On a mountain map, 'green' tends to be synonymous with 'easy' - but making a ski resort truly green in the environmentally-friendly sense? That's about as difficult as it gets.
Turning a remote, inhospitable mountain peak into a playground - and keeping it that way - requires a lot of energy. Just think how much goes into running just one chairlift, or piste-basher, or restaurant, for an entire winter. When the end result is so intrinsically linked to the enjoyment of nature, the irony can get a little depressing.
"Laax aims to harness its entire energy supply from renewable sources"
The good news is that more and more operators are looking for ways to embrace renewable energy, and leading the charge is the Swiss super-resort of Laax. For the last few years they have been quietly upgrading, from installing solar panels to heating the restaurants with excess warmth generated by the lifts. The famous Rocks Resort accommodation is also fossil-fuel-free, heated with a wood-chip burning system.
They're still only getting started, though, and the long term goal is a bold one - as soon as possible, Laax aims to harness its entire energy supply from renewable sources.
So how realistic is that goal? On a recent visit to Laax we met with Reto Fry, who heads up Laax's 'Green Style' initiative. He admitted that the dream of harnessing 100% of Laax's energy use from renewable sources is still a way off, but also explained how this isn't just "greenwashing". Far from it, in fact.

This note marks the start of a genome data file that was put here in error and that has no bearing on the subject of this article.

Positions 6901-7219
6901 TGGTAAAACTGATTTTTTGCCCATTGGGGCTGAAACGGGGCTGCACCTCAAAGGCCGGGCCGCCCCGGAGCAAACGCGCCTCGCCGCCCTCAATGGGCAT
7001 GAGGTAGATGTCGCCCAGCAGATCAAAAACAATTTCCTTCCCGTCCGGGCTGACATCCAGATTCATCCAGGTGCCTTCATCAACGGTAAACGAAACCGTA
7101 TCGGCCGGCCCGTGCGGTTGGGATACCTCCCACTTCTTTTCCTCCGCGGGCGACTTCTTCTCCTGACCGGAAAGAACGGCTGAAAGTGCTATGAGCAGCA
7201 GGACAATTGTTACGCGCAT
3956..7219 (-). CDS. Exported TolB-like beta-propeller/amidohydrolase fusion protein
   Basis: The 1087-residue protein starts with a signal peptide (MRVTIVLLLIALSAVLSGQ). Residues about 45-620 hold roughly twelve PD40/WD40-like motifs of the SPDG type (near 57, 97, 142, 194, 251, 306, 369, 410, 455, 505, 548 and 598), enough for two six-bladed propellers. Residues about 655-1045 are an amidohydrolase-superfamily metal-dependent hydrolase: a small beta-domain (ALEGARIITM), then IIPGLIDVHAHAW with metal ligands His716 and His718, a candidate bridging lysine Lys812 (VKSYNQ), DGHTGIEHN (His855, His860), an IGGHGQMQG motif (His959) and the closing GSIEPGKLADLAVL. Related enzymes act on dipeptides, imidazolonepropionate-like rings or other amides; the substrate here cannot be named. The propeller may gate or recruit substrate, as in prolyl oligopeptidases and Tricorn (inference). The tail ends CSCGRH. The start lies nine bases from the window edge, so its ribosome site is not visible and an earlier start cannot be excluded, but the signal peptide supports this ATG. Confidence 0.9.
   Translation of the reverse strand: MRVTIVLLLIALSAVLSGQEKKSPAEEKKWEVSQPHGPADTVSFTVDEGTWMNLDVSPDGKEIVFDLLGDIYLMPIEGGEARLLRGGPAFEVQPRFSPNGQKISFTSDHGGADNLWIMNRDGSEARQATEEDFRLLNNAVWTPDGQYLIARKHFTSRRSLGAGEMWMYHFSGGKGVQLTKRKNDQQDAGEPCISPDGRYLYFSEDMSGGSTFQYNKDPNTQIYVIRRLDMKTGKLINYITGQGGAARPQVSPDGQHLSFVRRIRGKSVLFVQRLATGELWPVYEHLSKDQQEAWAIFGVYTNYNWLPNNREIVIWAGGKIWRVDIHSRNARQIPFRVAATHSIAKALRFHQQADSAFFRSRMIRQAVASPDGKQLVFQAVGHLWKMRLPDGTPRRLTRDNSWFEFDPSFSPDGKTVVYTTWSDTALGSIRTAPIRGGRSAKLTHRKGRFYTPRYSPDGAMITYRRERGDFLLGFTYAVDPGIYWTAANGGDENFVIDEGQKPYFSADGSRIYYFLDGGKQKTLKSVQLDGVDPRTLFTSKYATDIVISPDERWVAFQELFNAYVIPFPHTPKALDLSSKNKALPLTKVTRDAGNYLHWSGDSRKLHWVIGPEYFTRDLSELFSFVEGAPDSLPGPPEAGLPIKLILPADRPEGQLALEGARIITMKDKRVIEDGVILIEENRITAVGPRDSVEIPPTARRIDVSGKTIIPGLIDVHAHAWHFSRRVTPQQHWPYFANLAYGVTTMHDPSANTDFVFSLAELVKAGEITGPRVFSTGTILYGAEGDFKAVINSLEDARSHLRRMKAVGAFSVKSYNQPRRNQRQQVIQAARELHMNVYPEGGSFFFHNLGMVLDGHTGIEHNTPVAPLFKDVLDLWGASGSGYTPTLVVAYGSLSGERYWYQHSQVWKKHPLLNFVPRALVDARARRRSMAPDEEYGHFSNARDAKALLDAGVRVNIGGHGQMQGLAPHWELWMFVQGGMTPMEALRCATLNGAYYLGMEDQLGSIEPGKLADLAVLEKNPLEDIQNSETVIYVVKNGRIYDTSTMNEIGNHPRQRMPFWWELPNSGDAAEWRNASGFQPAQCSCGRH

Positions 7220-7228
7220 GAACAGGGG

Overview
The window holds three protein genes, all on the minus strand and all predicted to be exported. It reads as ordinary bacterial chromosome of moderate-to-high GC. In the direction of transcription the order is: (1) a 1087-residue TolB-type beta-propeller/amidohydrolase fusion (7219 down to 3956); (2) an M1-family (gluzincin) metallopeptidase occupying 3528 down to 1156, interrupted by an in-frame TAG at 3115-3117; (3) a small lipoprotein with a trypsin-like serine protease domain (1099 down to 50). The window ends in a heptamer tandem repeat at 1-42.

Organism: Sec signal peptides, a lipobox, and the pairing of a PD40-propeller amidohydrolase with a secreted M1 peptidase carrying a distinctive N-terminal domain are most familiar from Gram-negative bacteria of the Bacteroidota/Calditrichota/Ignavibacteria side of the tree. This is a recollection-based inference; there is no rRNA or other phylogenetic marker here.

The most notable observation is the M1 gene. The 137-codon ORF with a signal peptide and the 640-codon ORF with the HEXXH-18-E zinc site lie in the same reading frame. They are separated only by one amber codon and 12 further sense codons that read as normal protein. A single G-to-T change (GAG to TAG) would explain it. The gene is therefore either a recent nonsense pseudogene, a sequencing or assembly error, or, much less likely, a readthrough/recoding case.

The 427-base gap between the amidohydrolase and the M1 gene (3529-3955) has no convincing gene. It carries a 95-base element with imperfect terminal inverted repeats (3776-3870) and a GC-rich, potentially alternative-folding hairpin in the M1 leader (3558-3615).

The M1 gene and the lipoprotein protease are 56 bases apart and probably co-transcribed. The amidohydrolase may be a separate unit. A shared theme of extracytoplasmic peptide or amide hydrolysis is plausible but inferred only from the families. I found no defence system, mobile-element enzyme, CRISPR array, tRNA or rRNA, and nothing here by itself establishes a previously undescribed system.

Over the coming years, massive projects have been tabled that will allow Laax to provide all of its energy in-house, including a windfarm is being constructed that has the capacity to provide power to over 5,000 homes. Then there are the measures to improve what's already there; data from the hybrid-engine piste-bashers is constantly analysed to ensure maximum fuel efficiency, and the food supply chain has been made as sustainable as possible.
There are also efforts to make customers more aware of impacts to the environment; Cafe NoName now provides sustainability information on the produce it sells (as well as providing free water stations, in partnership with Drink Water), and electric-car drivers are encouraged with an abundance of convenient charging stations.
The goal is an ambitious one, and there's a lot still to do, but Laax should be applauded for thinking big. So what do you think - can they pull it off?